Lowey Denounces Administration Decision to End TPS Status for Salvadorans
WASHINGTON, DC – Congresswoman Nita Lowey (D-NY17/Rockland-Westchester), Ranking Member on the House Appropriations Committee, issued the following statement on the Administration’s decision to end Temporary Protected Status (TPS) for approximately 200,000 Salvadorans in the U.S.:
“The President’s decision is not just poor policy; it displays a lack of human decency. Similar to TPS holders from Haiti and Nicaragua, many Salvadorans in the TPS program have lived here for more than a decade and now face a heart-wrenching choice of uprooting their families or facing deportation. I urge the President to restore TPS status for the nearly quarter-million men, women, and children from El Salvador, Haiti, and Nicaragua who have built a life in the U.S.”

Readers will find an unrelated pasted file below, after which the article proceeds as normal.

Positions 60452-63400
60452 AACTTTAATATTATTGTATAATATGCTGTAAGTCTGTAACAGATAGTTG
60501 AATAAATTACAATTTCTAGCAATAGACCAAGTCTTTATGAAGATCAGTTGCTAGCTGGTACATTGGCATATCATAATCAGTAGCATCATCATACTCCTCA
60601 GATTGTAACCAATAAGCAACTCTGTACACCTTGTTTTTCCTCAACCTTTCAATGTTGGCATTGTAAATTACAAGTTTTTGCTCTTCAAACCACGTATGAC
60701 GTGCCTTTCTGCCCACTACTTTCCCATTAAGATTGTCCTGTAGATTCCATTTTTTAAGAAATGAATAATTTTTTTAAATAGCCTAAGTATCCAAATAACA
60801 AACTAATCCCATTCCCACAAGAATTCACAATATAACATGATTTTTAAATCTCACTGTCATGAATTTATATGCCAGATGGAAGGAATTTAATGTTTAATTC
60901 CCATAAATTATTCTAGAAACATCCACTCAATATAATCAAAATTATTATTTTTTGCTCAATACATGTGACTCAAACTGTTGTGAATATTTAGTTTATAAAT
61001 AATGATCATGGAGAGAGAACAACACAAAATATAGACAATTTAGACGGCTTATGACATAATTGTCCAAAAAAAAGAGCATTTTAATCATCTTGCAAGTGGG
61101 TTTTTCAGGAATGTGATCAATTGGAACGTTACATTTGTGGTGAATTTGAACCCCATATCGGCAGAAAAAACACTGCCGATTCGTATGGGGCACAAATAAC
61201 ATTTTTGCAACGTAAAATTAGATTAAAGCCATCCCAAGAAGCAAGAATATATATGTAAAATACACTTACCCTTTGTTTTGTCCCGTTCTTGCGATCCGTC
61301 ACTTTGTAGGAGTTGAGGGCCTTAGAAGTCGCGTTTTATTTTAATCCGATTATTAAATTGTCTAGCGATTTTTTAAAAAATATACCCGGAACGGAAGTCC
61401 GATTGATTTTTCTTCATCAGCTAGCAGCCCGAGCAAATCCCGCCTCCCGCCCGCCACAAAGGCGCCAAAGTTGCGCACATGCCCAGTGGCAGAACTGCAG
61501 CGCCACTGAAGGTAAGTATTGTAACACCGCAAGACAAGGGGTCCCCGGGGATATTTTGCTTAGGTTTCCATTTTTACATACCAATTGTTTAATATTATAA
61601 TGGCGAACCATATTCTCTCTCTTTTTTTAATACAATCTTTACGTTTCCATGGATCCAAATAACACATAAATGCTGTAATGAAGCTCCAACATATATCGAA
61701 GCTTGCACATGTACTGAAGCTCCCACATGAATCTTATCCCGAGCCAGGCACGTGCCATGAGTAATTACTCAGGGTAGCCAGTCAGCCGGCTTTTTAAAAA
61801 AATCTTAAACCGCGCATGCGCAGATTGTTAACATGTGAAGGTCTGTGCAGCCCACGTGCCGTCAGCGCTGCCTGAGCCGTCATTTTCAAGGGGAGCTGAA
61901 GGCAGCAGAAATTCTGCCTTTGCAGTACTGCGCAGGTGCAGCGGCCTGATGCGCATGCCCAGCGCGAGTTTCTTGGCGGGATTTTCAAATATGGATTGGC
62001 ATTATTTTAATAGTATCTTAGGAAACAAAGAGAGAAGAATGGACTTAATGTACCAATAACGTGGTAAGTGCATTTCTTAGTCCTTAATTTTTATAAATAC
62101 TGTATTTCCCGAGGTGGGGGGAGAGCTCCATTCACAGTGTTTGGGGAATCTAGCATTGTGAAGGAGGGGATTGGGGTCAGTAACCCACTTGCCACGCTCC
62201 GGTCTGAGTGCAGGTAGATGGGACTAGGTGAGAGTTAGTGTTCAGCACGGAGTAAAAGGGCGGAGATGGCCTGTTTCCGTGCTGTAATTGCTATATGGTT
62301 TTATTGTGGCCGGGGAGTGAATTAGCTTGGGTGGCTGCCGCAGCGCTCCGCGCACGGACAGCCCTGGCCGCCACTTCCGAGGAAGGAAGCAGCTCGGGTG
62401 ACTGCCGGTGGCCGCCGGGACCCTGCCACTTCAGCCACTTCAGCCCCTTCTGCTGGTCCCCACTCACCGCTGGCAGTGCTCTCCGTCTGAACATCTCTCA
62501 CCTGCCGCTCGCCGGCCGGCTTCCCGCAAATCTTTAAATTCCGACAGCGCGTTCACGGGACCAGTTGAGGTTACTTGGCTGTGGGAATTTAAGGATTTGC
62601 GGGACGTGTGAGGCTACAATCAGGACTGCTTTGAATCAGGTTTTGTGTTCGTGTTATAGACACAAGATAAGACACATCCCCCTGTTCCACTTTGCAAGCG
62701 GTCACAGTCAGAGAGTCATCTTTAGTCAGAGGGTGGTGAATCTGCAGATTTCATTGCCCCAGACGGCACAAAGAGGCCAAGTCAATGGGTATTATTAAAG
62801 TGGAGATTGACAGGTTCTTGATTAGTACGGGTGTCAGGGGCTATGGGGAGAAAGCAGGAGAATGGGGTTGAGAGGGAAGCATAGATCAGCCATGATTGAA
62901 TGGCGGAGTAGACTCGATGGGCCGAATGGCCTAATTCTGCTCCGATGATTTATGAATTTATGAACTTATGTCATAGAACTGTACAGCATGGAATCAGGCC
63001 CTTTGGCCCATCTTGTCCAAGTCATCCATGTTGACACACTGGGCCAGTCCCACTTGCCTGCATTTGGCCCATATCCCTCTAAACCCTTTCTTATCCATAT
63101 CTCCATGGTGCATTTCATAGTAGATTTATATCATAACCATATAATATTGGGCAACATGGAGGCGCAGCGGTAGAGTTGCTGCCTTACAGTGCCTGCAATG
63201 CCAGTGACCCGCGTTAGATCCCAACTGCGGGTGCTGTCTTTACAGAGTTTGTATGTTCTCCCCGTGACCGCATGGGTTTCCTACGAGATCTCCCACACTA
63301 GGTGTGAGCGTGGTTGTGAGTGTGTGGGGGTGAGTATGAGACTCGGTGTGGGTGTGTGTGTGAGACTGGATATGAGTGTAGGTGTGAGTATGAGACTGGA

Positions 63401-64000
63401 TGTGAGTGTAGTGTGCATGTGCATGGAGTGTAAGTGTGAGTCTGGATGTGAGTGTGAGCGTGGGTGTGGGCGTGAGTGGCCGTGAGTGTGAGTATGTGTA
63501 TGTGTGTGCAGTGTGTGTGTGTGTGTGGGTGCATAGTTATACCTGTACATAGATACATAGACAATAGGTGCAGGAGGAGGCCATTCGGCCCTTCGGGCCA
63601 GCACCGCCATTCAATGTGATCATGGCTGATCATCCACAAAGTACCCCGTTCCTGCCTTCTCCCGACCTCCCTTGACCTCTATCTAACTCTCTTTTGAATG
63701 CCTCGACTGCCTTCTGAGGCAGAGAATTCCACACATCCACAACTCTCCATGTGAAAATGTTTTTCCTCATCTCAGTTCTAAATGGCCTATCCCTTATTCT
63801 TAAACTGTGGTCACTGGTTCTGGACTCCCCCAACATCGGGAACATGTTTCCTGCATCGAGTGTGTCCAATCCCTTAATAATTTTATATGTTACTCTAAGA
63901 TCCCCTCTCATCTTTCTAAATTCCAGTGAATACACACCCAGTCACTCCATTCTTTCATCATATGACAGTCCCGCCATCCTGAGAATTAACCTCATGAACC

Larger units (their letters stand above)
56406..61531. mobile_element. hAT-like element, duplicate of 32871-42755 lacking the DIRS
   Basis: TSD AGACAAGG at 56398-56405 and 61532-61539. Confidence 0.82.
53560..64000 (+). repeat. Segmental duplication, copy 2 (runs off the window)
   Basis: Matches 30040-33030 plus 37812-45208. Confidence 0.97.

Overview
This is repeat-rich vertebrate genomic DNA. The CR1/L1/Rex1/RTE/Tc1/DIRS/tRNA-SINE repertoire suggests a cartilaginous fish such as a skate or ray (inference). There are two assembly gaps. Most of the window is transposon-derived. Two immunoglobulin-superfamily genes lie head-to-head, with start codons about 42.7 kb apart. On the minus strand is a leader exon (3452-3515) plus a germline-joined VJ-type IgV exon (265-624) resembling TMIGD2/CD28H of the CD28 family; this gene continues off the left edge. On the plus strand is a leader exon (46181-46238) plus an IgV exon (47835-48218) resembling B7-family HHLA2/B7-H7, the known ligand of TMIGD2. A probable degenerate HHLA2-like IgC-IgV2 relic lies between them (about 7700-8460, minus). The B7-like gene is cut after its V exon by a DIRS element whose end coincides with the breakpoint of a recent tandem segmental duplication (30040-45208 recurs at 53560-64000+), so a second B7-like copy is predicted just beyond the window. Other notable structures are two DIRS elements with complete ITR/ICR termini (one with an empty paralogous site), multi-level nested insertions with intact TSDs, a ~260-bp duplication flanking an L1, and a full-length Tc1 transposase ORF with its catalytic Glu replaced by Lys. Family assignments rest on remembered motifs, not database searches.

In 2017, the Administration ended TPS status for more than 45,000 Haitians and approximately 2,500 Nicaraguans. Signed into law under President George Bush in 1990, the program provides temporary lawful status and work authorization to individuals in the U.S. from countries affected by strife. There is no limit on the number of times a country’s TPS designation can be renewed. The determination is made by the homeland security secretary every six, 12, or 18 months. Salvadorans will have until September 2019 before their permission to reside in the U.S. is revoked.